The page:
2.1.07


Personally, I don't like Saddam, never did, and never thought that there is anything to defend in his rule of Iraq. However, to give the man his due respect, we have to admit that Iraq was in a much better state during his days than it is now, I believe few people can argue that the freedom to vote is more important than the freedom to live. Of course both are extremely important, but what use is elections if I can't walk to the grocer safely.
Anyway, despite my utter disagreement with the way he ruled Iraq, and my despise for his crimes, I am totally against the way in which (and the fact that) he was executed. It is funny when you find a well known journalist like Yoel Markus of Haaretz (http://www.haaretz.com/hasen/spages/808349.html) responding with shock to the voices that opposed the execution. Let me state why I find that shocking, in itself, shocking.
1. If you are so humane to oppose killing of innocent people in Halabcha and Anfal and other places of Iraq, If you consider the killing of human beings, in essence wrong, a crime that should be punished, how can you punish it with the same type of crime?
2. Saddam was totally wrong in the way he led Iraq, but establishing an American administered court, whose decisions and sessions came in such amazing synchrony with American political milestones (Note that the sentence hearing session was scheduled hours before the American mid-term polls opened), does not look like the free choice of Iraqis. The trial itself was not legitimate nor even contained the slightest indications of "due process of law" evidence was confidential, much controversy was spurred around the proceedings of the trials in which witnesses identity was also confidential. I remember watching the testimony of a 26 year old man, who at the time of the Dujeil events was 2 years old. So just how exactly was the judge able to determine "with no reasonable doubt" that Saddam was guilty. Because to me, the evidence I have seen is all less than sufficient to even be presented at a normal court of law.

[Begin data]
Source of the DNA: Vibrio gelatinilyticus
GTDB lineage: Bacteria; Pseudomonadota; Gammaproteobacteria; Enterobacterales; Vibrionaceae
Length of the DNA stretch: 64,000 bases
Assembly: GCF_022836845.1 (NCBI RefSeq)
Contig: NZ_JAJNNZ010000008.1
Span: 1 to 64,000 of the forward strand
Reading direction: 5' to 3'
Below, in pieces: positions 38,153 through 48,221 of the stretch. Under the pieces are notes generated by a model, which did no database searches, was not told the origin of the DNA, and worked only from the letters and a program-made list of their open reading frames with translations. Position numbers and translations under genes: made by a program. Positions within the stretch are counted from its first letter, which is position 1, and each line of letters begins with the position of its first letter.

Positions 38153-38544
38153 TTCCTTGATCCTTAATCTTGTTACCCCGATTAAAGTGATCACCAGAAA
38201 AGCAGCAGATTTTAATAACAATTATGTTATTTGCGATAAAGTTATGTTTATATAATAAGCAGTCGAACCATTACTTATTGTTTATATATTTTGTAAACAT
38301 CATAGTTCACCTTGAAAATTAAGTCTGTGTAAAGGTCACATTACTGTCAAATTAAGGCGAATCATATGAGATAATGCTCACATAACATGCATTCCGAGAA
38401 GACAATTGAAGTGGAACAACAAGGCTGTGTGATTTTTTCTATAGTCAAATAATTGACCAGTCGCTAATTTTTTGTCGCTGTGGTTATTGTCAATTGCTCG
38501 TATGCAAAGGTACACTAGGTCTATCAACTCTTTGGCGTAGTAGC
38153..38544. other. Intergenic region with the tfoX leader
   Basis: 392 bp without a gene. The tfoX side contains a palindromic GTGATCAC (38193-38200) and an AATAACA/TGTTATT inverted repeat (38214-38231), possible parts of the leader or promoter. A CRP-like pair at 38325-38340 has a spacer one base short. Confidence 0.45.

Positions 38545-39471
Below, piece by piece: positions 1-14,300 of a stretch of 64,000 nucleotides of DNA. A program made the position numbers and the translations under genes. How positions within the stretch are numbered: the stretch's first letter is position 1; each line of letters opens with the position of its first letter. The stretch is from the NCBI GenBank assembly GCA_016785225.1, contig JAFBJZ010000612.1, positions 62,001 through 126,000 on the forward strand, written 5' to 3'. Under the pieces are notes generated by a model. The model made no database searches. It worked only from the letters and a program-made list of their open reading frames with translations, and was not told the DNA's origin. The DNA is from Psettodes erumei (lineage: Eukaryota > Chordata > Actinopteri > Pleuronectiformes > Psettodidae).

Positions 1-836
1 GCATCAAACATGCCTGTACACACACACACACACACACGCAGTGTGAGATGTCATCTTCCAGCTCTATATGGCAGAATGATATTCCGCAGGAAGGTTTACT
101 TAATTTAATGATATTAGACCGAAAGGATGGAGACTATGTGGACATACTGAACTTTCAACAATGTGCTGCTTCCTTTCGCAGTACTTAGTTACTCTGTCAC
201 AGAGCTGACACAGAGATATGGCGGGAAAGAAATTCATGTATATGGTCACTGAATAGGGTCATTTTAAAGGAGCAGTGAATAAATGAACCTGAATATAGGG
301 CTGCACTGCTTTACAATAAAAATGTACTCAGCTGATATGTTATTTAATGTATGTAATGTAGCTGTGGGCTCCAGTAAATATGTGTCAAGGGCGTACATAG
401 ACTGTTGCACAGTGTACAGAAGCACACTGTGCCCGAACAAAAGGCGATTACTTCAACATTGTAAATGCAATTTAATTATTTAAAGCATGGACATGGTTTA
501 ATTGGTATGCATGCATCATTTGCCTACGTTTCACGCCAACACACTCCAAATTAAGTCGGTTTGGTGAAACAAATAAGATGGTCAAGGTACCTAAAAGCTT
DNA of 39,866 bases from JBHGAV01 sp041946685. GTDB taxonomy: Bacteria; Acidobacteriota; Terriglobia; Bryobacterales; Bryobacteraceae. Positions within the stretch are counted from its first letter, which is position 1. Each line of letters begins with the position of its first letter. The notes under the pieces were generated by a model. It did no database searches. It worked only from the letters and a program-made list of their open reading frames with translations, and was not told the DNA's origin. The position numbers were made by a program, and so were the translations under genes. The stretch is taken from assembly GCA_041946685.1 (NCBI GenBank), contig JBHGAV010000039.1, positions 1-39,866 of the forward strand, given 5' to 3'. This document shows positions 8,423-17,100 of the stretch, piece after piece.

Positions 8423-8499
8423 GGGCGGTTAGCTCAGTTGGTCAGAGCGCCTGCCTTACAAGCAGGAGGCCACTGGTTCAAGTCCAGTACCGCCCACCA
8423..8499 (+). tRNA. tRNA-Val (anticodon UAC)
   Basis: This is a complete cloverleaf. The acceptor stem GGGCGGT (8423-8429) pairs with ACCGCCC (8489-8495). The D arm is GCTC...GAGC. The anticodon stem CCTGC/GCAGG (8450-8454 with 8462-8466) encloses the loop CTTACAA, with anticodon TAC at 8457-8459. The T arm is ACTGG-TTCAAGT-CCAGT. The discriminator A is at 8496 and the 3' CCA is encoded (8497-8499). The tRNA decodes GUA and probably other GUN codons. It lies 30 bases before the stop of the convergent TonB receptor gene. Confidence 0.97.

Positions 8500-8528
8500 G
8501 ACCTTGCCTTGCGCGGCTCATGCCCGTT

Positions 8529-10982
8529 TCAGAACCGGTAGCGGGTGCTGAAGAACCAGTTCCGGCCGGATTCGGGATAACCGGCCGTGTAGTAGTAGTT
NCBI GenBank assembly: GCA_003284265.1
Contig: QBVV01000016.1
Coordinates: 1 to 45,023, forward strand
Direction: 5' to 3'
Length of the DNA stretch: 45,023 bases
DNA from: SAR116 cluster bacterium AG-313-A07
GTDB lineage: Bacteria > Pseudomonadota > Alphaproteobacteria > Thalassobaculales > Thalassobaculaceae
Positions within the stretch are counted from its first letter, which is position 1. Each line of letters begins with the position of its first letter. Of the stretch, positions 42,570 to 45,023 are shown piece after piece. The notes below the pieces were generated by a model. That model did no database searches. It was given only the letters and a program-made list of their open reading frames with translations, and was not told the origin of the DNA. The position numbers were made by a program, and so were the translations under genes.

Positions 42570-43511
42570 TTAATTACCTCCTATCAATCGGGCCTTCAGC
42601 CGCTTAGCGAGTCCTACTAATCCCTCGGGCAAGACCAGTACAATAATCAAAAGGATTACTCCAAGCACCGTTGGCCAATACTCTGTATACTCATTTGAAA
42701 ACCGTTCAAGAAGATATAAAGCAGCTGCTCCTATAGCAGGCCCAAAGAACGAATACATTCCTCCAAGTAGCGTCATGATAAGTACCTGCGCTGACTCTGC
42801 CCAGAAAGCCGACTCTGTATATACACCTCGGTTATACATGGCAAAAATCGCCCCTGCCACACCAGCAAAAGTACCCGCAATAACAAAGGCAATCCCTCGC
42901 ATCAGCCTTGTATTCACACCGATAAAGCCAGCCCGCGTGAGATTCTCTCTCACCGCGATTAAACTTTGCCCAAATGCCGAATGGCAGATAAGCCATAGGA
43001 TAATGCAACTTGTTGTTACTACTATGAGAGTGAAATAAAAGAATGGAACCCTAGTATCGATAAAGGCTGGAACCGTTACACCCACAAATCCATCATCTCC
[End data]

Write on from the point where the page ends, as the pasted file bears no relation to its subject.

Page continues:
3. OK, I agree people should be punished for their crimes. That is the reason we adore justice, and we demand it, but is it just that some people are punished for their crimes and others are not? Well, if such a possibility exists then it will undermine the whole justice system. Then let's ask ourselves, why does Saddam, Milosovic and Pinochet (although he escaped) stand infront of courts while other criminals don't? Is it the number of their crimes? So if saddam is responsible for over a quarter of a million deaths in 35 years of ruling Iraq, Bush himself is responisble for many more deaths in Afghanistan and Iraq during his 6 years in the White House. And didn't Bill Clinton allow carpet bombing of Kurdish villages in Turkey using American aircrafts and ammunition? Or what about 1000 Lebanese killed by Olmert and Co. this summer in Lebanon? or the more than 5000 Palestinians killed by Israel in the last 6 years of the conflict? We should put everyone to trial no?
Or at least, to be fair, "Let he who is without sin cast the first stone," to put it in a language that Bush understands (since the Lord speaks to him).
4. Isn't that Rumsfeld Shaking Saddam's hand in the picture, or is the world going insane? Ah, its both.

2 comments:

Iman said...

Hi,

you know what really gets on my nerves? How we feel that we need to make it clear how we 'don't like saddam, and never did.' ... as if feeling ashamed of what happened and the way it happened needs is wrong and hence we need to remind our reader that we really don't like him... BUT!

Ned said...

But Iman, the idea is to propose an objective look into things. My idea here is not to distance myself from Saddam because it is clear that my value system can never condone what he had done. My purpose is to propose an unbiased perspective, and starting with the familiar oppening is really only a way to assert the objectivity of my POV.